① Carve a pumpkin into something ridiculous. For example:
② Toast the seeds, IDIOT.
③ Dump the pumpkin innards into your food processor. Add some things that seem like they might go in baked goods. Sugar is a good starting point. It might actually be all you need. Some other things to consider might be eggs, nutmeg, cinnamon, ground lamb, etc. Don't measure your ingredients. What is this, science class??? Just dump it all in your food processor and leave the thing running for a while.
④ Dump your orangeish sugar slurry into a pre-made pie crust because you're too lazy to attempt to make your own.
⑤ Set your oven to some temperature at random. It doesn't really matter because your oven will lie to you about the temperature anyway.
⑥ Bake your garbage pie until you're sick of getting up to check on it. Congratulations you are officially the best at cooking ever and will probably win a Nobel Prize for your efforts or whatever.
SERVING SUGGESTION: Don't serve your pumpkin pie with whipped cream because you can't afford whipped cream.
① Carve a pumpkin into something ridiculous. For example:
I never finished bee-logging about my trip to Japan. There have been many things since then that I wanted to discuss with you, dear imaginary readers, but my love for chronologicity has me stuck thinking that I need to finish this thing before I do the next thing. Well, nuts to that. Here are the rest of the pictures from Sunrise (the days before Rising Sun) that I had ready to show you. You can use their filenames and your own imagination to fill in the story.
My stay in Shizuoka was way too short, because it was pretty much time to head back to Tokyo as soon as we got up. We headed towards Shizuoka City, and I bought a ticket for the Shinkansen. We had a little bit of time to kill, so we decided to go visit the giant Gundam statue that I had seen last year in Tokyo with the moped kids, which was now located in Shizuoka. Kengo hadn't seen it before, but when we finally found it and stood in line to see it up close, I was running dangerously short on time before my train left. So we raced back to the station and I just barely made it in time. This visit was way too short... Kengo is one of my closest friends, and I love hanging out in Shizuoka, but with Miwako in the picture, I had to sacrifice Honshuu time for Hokkaido. If I hadn't completely forgotten that a brand new airport had opened in Shizuoka last year, I could have flown directly to Sapporo instead of having to go back to Tokyo, but I guess that's what happens when you spend very little time planning out your travels.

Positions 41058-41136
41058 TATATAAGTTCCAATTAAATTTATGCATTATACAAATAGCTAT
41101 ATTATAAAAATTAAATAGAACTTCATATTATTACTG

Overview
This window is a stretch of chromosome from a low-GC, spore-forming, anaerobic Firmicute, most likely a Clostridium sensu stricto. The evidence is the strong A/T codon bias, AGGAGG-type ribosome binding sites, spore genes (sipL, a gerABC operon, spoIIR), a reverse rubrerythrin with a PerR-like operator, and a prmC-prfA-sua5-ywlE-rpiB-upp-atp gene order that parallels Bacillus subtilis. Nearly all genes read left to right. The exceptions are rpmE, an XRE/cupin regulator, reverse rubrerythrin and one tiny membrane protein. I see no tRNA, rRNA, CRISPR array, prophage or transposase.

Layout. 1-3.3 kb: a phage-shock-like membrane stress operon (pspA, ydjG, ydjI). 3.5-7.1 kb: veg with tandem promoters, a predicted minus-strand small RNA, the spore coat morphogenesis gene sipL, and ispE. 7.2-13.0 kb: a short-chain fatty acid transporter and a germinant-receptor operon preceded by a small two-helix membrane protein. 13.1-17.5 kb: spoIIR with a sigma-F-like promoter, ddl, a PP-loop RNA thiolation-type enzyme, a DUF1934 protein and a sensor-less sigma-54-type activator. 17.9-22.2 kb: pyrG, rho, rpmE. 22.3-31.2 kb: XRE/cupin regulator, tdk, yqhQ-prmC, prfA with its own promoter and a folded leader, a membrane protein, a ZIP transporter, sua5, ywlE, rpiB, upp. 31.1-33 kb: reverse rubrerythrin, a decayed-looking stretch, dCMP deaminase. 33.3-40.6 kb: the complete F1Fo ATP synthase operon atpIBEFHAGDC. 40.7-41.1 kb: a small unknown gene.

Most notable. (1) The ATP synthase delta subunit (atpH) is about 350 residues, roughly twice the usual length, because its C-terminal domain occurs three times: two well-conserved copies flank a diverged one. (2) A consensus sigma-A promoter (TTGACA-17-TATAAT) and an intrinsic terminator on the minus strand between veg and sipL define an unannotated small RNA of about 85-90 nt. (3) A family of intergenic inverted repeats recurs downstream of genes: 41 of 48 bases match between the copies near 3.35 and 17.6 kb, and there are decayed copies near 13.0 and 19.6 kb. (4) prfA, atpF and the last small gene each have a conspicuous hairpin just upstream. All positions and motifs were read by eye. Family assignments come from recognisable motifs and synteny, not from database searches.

The Shinkansen was disappointing because (a) I didn't get a window seat, and (b) the guy by the window was asleep with the shade drawn the whole time. Oh well, I still got a pretty neat view of Mr. Fuji racing by. In tokyo, I made my way across the city to Haneda Airport, where I remembered that the monorail gives some pretty spectacular views of the city only after I had already sat down in an inconvenient place.
Originally when I was (sort of) planning this trip, I was going to stay in Tokyo for another day or two, but Miwako convinced me to come to Sapporo on Saturday. Then she found out that she had to go to Tokyo for some sort of work training on Friday. Her flight back to Sapporo was about 40 minutes after mine, and it was only like 3 gates over. It was a weird feeling knowing that she was probably in the same building as me, but we both decided that meeting up in Tokyo at the airport just wouldn't feel right. Also, she was with a coworker and we thought it would be awkward to meet for the first time in 6 months in front of her. So I boarded my plane and flew to Hokkaido. I could see at least 10 different fireworks shows going on in various parts of Tokyo and beyond, which was pretty badass since I'd never seen that before. Then I made it to Sapporo and waited for Miwa to show up and then she did and then I introduced her to my good friend Cheburashka. THE END.